COVID 19 has been creating havoc since December last year. As of now, around 900,000 people have already died due to the disease. As a precaution, we have been advised to wash our hands in every interval of time. We have been following that advice since day 1. But what about those people who don’t have access to clean water? According to reports, nearly 4.2 billion go without safe sanitation services and 3 billion people lack basic handwashing facilities. Not only developing countries, even developed country like US has been facing the problem of water crisis since a very long time. According to AsitBiswas, in the US, two million people do not have access to piped water. Nearly 25% of health care facilities worldwide lack even basic water services. Asit Biswas further states that in South Asia with over 1.7 billion people, there is not a single town or city that trusts their water utilities
The deteriorating socio-economic condition of South Asia is one of the contributing factors for water insecurity. In South Asia, the socio-economic situation was already grave even before the pandemic. Now the COVID 19 has further exacerbated it. According to sources, nearly half of the world’s poor (46%) and more than a third (35%) undernourished people live in this region. More than 500 million people don’t have access to electricity, more than 900 million people (52%) don’t have access to proper sanitation and more than 200 million people face chronic food shortages issues. With a growing population, rising economy, growing middle class and rapid urbanization, South Asian people are facing precarious problems, including the challenges to meet the rising demand for water, energy and food.
Efforts in the water resource development in the South Asian Region is mostly single purpose-oriented and don’t serve the larger interest. Most of the water security studies in Nepal have been context-specific. Some studies have focused on farmer-managed irrigation systems, some have focused on hydropower potentiality and some based on agricultural insecurity. GolamRasul writes, “These piecemeal projects may serve short term needs, but they can also serve other potential co-benefits and undermine long-term strategic goals and the integrity of the regional public goods. The policymakers in the current scenario have to think from a nexus governance perspective. The nexus approach offers a conceptual approach to better understand and systematically analyze the complex interactions between the natural environment and human activities, and to work towards more coordinated management and use of natural resources across sectors and scales.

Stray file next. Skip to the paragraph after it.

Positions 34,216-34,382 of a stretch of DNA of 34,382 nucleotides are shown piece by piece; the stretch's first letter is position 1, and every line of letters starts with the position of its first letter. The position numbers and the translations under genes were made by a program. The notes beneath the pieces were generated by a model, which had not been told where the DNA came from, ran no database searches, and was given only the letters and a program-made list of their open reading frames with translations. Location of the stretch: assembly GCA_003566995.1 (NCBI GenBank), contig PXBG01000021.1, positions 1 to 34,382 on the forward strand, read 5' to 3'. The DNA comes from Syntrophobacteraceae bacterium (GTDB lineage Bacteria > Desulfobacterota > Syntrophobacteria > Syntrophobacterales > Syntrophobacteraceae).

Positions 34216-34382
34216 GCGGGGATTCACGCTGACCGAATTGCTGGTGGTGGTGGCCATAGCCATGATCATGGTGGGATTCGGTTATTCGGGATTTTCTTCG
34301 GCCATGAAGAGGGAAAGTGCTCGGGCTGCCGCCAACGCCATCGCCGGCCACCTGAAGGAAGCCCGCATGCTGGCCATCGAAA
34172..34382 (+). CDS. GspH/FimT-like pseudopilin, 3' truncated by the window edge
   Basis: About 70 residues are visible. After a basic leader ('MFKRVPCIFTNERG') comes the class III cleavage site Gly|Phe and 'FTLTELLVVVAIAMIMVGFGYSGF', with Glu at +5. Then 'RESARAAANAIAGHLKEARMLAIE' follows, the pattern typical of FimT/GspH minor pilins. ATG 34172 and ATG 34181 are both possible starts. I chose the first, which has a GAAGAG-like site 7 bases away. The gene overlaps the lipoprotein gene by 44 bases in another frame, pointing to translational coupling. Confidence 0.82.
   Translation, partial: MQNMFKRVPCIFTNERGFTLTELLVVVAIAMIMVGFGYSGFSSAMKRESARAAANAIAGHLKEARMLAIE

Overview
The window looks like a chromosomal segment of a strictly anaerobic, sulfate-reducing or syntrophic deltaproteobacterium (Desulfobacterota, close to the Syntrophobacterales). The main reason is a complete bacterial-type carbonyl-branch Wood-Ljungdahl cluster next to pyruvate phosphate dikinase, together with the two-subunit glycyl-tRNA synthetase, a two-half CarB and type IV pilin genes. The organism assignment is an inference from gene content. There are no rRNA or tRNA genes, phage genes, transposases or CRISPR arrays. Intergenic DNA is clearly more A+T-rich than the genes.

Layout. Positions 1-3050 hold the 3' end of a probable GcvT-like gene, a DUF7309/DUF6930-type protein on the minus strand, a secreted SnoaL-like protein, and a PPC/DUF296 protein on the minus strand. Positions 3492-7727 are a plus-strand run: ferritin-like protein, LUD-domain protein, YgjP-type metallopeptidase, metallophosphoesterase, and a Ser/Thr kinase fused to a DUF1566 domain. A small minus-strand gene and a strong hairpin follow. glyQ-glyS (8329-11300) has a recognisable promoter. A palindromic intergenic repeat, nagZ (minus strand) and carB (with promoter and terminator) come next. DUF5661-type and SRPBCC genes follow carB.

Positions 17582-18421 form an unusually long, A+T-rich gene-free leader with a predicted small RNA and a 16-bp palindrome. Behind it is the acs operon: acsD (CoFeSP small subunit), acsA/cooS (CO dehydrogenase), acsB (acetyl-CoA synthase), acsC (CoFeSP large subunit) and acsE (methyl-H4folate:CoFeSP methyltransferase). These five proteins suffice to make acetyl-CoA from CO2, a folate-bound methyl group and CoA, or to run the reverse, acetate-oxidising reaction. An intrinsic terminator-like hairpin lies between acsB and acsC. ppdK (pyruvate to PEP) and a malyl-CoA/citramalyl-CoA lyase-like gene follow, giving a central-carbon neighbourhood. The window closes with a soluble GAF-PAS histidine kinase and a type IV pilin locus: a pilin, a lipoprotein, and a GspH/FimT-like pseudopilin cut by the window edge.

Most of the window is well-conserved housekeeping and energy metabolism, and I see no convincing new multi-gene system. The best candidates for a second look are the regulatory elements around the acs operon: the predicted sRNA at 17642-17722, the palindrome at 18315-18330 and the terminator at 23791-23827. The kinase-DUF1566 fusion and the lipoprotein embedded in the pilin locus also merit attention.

In the case of Nepal, failure to look from a multi-use perspective, various projects did not gain significance as they should have gained. The case of the Melamchi Drinking Water Project is very pertinent in this scenario. The project is the biggest and the most expensive infrastructure scheme in Nepal today and will bring 170 million liters a day to Kathmandu. Phase 2 of the project will also connect the Yangri and LarkeKhola through two more tunnels and nearly triple the daily water flow. However, if it was thought through a nexus perspective, then it would have been more significant. As Dipak Gyawali writes, “The additional diversions from the Melamchi tributaries would not only provide some 50 MW of hydroelectricity but also triple the dry season flow from six to thirteen cubic meters per second, meeting all possible future demand for drinking water in the valley. Below the Chobar gorge at the southern tail end of the Kathmandu valley, the head difference between it and the Terai plain of some 900 meters could be used to generate an additional 190 MW of power for the Nepal power grid. In addition, the increased dry season flow in the Bagmati river could increase the potential irrigable command area of the lower Bagmati plains in Sarlahi and Rautahat districts by 30,000 hectares.” Now the project has become very costly and still not functional after more than 25 years of construction. According to sources, the government will have to spend another Rs 300 million to bring the Melamchi water to Kathmandu Valley under a temporary arrangement. The project is projected to cost around $464 million.
Therefore the time has come that we should not view water as a single-use entity. Rather, we should view water as a multi-use entity. This pandemic situation has further increased the urgency. As AsitBiswaswrites, “ the time has already come when water policies and major water-related issues should be assessed, analyzed, reviewed and resolved within an overall developmental and societal context otherwise the main objective of water management, such as improved standard and quality of life of the people, poverty alleviation, regional and equitable income distribution and environmental conservation cannot be achieved”. As the International Water Management Institute (IWMI) has said, water connects health, food systems, climate change, nature, energy and finance. The fabric of water security is created by weaving together effective governance, knowledge, and skills, connectivity across systems and investment in and application of infrastructure, technologies and services for the ecosystem. In this scenario, the importance of nexus governance kicks in.